4) Holding 100 albums in your hand is great. Holding 100 books? Not as much.

5) How often do you really go away for so long that you need 10+ books? (Bookstores are everywhere.)

6) Kindle is too expensive (see #1) and too big.

7) Books take much longer to consume, don’t work well in individual (shuffled) parts, and we often only read them once.

8.) Now that you can carry music on your phone, and the iPhone has bundled music, email, internet, and telephone in one small size, is anyone really willing to buy a bigger iPhone or Kindle just to read books on it?

9) Most of us spend more time listening to music than reading. We just do; it’s easier to do while we’re involved with other things.

10) Books: they’re better!

Seth Harwood podcasts his ideas on the publishing industry and his fiction for free at sethharwood.com. He is currently figuring out how publishers should best approach the new, emerging e-book market. Hear his ideas in his latest Hot Tub Cast™ and read them here soon. His first novel is JACK WAKES UP, in stores now.

Intelligent Video: The Top Cultural & Educational Video Sites


Looking for great cultural and educational video? Then you’ve come to the right place. Below, we have compiled a list of 46 sites that feature intelligent videos. This list was produced with the help of our faithful readers, and it will grow over time. If you find it useful, please share it as widely as you can. And if we’re missing good sites, please list them in the comments below.

ABC Documentaries: This site pulls together some of the best documentaries aired on ABC television in Australia.

Academic Earth: Some call this “the Hulu for education.” The idea is to take academic videos from top-notch universities and let users watch them with a very user-friendly interface. Though a young site, many users are giving it high marks.

Arkive.org: The site gathers together “the very best films and photographs of the world’s species into one centralised digital library, to create a unique audio-visual record of life on Earth.” A great site for naturalists and nature lovers.

Australian Screen Archive: The Australian National Film and Sound Archive provides free and worldwide access to over 1,000 film and television titles – a treasury of down-under video 100 years in the making.

Babelgum: Babelgum’s goal is to act as an international ‘glue’, bringing a huge range of professional and semi-professional content to a global audience – like a modern-day Tower of Babel. They’re also making an effort to get their content to smartphones. They have an iPhone app now, and apps for other phones on the horizon.

BestOnlineDocumentaries: As one reader describes it, “This site is a bit out of date and some of the links are broken, but it’s still a great compilation of online documentaries.” For more documentaries, you should also see Snagfilms mentioned below.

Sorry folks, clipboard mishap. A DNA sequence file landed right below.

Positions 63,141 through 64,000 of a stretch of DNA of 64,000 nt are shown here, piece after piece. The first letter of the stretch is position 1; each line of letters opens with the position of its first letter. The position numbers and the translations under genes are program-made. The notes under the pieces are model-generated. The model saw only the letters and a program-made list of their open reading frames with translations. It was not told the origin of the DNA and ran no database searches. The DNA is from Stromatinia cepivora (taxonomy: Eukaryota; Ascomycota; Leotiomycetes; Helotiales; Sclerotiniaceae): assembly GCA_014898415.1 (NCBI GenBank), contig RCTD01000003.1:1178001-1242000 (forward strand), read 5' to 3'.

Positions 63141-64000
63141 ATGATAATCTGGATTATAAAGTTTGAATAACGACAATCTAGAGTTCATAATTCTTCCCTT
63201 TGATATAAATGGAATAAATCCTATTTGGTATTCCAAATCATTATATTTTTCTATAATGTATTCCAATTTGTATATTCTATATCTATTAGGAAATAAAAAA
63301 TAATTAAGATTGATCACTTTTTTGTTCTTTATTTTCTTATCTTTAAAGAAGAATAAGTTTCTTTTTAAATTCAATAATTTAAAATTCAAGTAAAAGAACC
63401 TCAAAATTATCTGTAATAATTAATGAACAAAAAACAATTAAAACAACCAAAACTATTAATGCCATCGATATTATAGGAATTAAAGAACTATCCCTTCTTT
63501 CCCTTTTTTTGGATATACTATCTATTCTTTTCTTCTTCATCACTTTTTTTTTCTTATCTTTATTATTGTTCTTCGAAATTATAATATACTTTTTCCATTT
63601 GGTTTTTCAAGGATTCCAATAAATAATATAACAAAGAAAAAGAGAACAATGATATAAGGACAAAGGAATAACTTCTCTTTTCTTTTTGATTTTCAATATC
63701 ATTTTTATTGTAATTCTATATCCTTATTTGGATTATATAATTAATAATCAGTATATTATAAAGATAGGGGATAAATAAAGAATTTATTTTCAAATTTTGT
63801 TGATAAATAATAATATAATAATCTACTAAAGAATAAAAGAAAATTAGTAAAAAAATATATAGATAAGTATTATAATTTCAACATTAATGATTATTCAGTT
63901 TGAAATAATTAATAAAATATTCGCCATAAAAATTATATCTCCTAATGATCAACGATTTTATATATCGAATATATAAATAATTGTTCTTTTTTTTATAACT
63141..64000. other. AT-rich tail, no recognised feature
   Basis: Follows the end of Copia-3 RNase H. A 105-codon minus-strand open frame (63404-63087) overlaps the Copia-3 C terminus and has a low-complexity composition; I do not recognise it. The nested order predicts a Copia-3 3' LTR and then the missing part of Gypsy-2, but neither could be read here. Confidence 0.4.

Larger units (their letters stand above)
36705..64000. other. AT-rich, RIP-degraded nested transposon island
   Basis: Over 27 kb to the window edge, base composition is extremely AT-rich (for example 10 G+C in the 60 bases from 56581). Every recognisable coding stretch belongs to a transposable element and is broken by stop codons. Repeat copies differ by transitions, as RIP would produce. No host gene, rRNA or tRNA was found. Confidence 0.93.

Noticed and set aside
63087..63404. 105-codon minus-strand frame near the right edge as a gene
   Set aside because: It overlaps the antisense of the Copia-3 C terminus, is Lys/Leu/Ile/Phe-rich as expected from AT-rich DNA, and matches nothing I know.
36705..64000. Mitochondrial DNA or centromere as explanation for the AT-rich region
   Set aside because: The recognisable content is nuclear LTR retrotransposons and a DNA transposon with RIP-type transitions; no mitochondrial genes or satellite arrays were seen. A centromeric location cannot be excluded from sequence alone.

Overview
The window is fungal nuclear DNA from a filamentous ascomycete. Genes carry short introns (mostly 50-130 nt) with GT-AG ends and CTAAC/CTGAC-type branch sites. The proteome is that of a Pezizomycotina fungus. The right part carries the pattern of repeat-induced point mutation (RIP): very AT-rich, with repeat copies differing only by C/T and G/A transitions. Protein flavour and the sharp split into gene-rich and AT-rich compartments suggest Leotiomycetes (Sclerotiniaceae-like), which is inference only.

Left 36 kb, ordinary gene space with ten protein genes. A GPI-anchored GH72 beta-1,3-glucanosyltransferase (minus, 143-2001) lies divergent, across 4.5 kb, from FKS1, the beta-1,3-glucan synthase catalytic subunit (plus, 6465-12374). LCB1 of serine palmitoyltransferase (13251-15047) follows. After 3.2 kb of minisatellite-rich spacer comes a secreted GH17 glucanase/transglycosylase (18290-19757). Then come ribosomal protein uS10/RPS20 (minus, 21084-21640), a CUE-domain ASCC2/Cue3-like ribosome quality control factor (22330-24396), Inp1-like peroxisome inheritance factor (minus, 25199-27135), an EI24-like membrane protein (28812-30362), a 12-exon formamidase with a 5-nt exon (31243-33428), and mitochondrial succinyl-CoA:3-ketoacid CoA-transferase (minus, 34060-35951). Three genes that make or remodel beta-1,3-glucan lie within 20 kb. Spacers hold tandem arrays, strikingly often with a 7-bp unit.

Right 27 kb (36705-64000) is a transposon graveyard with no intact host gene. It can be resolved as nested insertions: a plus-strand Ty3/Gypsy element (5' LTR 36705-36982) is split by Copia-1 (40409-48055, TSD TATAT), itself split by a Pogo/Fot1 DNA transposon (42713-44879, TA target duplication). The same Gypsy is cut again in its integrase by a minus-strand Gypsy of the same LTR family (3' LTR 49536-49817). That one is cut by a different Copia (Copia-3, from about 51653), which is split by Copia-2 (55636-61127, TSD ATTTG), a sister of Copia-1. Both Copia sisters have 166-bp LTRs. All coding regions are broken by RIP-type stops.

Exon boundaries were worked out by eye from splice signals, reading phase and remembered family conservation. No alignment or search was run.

BigIdeas: This show, which comes out of Canada, “offers a variety of thought-provoking topics which range across politics, culture, economics, art history, science…. The program has introduced Ontario viewers to the impressive brainpower of people like Niall Ferguson on American empire, Daniel Libeskind on architecture, Robert Fisk on the Middle East, George Steiner on the demise of literacy, Camille Paglia on aesthetic education, Tariq Ramadan on being a Western Muslim, Noam Chomsky on U.S. politics, Leon Kass on dying, Janice Stein on accountability and governance.” See the full list of videos here.

BigThink: “Offers high quality video interviews and insight from the world’s most influential experts in business, entertainment, education, religion and media.” BigThink was founded partly with the help of Larry Summers, formerly the president of Harvard, now Obama’s right hand economic man.

Bloggingheads.TV: We had several readers highly recommend bloggingheads.tv. Here is how bloggingheads has been described elsewhere: “a political, world events, philosophy, and science video blog discussion site in which the participants take part in an active back and forth conversation via webcam which is then broadcast online to viewers.”

Channel N: Get brain & behavior videos with Sandra Kiume. Part of PsychCentral.

CultureCatch: CultureCatch.com has over 160 half-hour interviews with today’s seminal artists in film, theater, music and literature.  Here you’ll find in-depth interviews with smart culture individuals dissecting art, comedy, fashion, film, music, politics, television, theater, even cooking.

Edge.org Video:  Edge.org is run by John Brockman, literary agent to some of the most important science writers in the US and beyond. You’ll find videos featuring these thinkers on the Edge’s web site.

Europa Film Treasures: Thanks to Europa Film Treasures, you can spend hours looking back through an archive of European film. Theses films range from “comedy to science fiction, from westerns to animation, from erotic to ethnological movies.” Highly recommended by our readers.

Explore.org: A non-profit that showcases the good works of non-profits internationally. Lots of great educational topics from Tiananmen Square to Jerusalem to Orcas. The site itself hosts tons of film and photographs.

Folkstreams: A collection of short films and mini-documentaries on American roots culture, including music, folkart and traditional customs.